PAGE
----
Providers’ ability to integrate financial and clinical data sets will set the stage for operational and patient data analysis. Bringing as much data into view as possible will establish a robust view of patient data from which to glean insights on things like care gaps, utilization trends, patient risk assessment and clinical performance metrics.

Use IT staff, or outside expertise if internal resources are limited, to take stock of IT infrastructure and data assets. Keep the rising number of patient data capture points and care coordination partners in mind as you establish your data management process to streamline integration work down the road.

Once data access needs have been met and a firm understanding of MIPS or APM reporting measures relevant to a practice of your size and specialty is established, begin the process of customizing your EHR technology to help meet specific quality reporting requirements. In some cases, EHR template and workflow customization and dashboard creation can help practices quickly and routinely target measures and KPIs pertinent to the practice.

Bear in mind that MIPS Advancing Care Information (ACI) reporting requirements vary depending on the edition of your certified electronic health record technology (CEHRT). Intimate knowledge of Quality Payment Program specifics for the healthcare organization will be required to customize tracking metrics and deliver on quality reporting objectives. Don’t underestimate the value of internal expertise.

In some instances, providers may not be able to optimize functionality in the EHR and/or health IT systems already in place. While most leading EHRs are equipped to meet MIPS and APM requirements, 25% to 50% of practices are likely to find limitations in their platforms that could necessitate an EHR replacement strategy.

Test the process for submitting reporting metrics ahead of time to garner your health organization an opportunity to address any issues uncovered. A proactive approach to testing the quality reporting system could also offer your practice a chance to see if you can meet more than minimum reporting thresholds to potentially earn bonus points and incentives, particularly during first-year “pick your pace” reporting flexibilities.

Streamline technical workflows and leverage IT wherever possible to create efficiencies for patient engagement and throughput. Using tech resources to make it easy for patients to do business with your healthcare organization will be a vital element in meeting evolving consumer demands and maintaining business viability.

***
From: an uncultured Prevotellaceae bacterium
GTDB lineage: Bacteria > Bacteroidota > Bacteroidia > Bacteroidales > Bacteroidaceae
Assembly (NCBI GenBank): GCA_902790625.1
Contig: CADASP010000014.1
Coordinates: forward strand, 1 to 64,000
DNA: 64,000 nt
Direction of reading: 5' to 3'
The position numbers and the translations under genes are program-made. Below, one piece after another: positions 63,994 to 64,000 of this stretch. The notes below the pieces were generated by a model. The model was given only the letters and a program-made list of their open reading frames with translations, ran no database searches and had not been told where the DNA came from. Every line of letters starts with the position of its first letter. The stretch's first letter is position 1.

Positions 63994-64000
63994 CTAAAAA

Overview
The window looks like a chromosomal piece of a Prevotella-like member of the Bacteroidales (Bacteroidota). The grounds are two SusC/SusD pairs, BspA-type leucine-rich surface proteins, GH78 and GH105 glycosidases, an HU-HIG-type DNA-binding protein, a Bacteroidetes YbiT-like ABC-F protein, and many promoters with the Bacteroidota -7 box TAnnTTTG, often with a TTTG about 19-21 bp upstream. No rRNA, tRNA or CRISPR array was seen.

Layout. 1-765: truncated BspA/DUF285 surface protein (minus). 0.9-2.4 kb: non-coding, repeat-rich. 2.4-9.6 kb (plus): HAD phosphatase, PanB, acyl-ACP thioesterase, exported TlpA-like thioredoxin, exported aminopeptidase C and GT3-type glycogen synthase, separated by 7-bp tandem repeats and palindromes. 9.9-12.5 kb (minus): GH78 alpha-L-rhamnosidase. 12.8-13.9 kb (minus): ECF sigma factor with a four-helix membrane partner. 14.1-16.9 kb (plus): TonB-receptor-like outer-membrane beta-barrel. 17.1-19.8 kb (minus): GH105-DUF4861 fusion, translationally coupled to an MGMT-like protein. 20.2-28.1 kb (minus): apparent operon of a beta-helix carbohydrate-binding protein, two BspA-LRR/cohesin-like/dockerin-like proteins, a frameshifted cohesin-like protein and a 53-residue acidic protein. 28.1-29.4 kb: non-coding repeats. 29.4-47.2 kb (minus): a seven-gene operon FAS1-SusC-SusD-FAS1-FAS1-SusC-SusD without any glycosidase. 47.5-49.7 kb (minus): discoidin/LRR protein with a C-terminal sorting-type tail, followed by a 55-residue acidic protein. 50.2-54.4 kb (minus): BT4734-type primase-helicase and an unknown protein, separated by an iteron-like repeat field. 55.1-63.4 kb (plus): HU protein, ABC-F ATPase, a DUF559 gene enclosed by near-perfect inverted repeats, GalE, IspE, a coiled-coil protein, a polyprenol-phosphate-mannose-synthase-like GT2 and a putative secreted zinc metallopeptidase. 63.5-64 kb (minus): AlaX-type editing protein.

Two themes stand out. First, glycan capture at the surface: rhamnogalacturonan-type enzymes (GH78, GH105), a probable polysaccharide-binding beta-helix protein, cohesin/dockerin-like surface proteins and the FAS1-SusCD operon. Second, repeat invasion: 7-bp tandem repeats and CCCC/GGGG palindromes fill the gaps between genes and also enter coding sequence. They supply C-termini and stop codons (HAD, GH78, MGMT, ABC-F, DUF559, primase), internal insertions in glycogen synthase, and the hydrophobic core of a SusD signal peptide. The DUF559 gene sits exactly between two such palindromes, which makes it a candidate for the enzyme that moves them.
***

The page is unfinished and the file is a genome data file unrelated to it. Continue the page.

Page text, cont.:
Make sure you implement a technical infrastructure that supports your facility’s financial and clinical goals. Many hospitals and practices have wonderful technology resources in place that can help their organization thrive under the Quality Payment Program and other programs on the horizon. Taking the time to establish a solid data integration foundation, customize tech resources, and continually optimize workflow and the patient engagement process will be invaluable to clinicians in the new value-based landscape.

This is the third of four blog posts by Justin Barnes being simultaneously published on www.RCManswers.net. Earlier blogs in this series touched on financial and clinical best-practices in the march towards MACRA. The next blog in the series will address the role of staff and/or partner expertise in realizing quality payment program success. 

by Justin Barnes on February 1st, 2017

​In the inaugural reporting year of MACRA’s new Quality Payment Program, quality measures and clinical practice improvement activities will collectively account for 85 percent of MIPS composite scores used to determine Medicare reimbursement penalties and incentives for healthcare providers. As clinicians prepare to embark upon MIPS reporting, knowledgeability on clinical performance metrics and standing heading into and throughout QPP participation will be essential to meeting reporting and care delivery objectives under the new value-based payment model.

Providers have a unique opportunity under relaxed first-year reporting requirements to layer new clinical analytics practices in with financial, technical and administrative best-practices incrementally. The clinical insight providers are poised to glean from data gathered through the new quality payment model will increasingly drive both reimbursement and evidenced-based care protocol moving forward.

Clinical Quality: Know Where You Stand
When building a game plan for clinical reporting under MIPS, cognizance of the clinical areas where a practice has traditionally experienced success can inform quality metric selection heading into participation. By opting for quality measures that sync with identified high-performing areas, providers can put their best foot forward in the push to avoid penalties, achieve positive payment adjustments and potentially earn bonus incentives.

It is also important that participating entities be well-versed in the broad array of reporting measure options available under MIPS. Appoint QPP subject-matter experts, either internally or through a trusted external partner, to help the healthcare organization identify best-fit reporting metrics, including any that may align to specific practice specialties. (Twenty-two of the more than 270 quality measures, for example, relate specifically to radiology.) Take advantage of measures that appear across multiple categories to reduce reporting burdens.

Garnering the clinical data and analytics needed to execute on MIPS reporting and track outcome trending over time may require new resources and/or roles within the organization.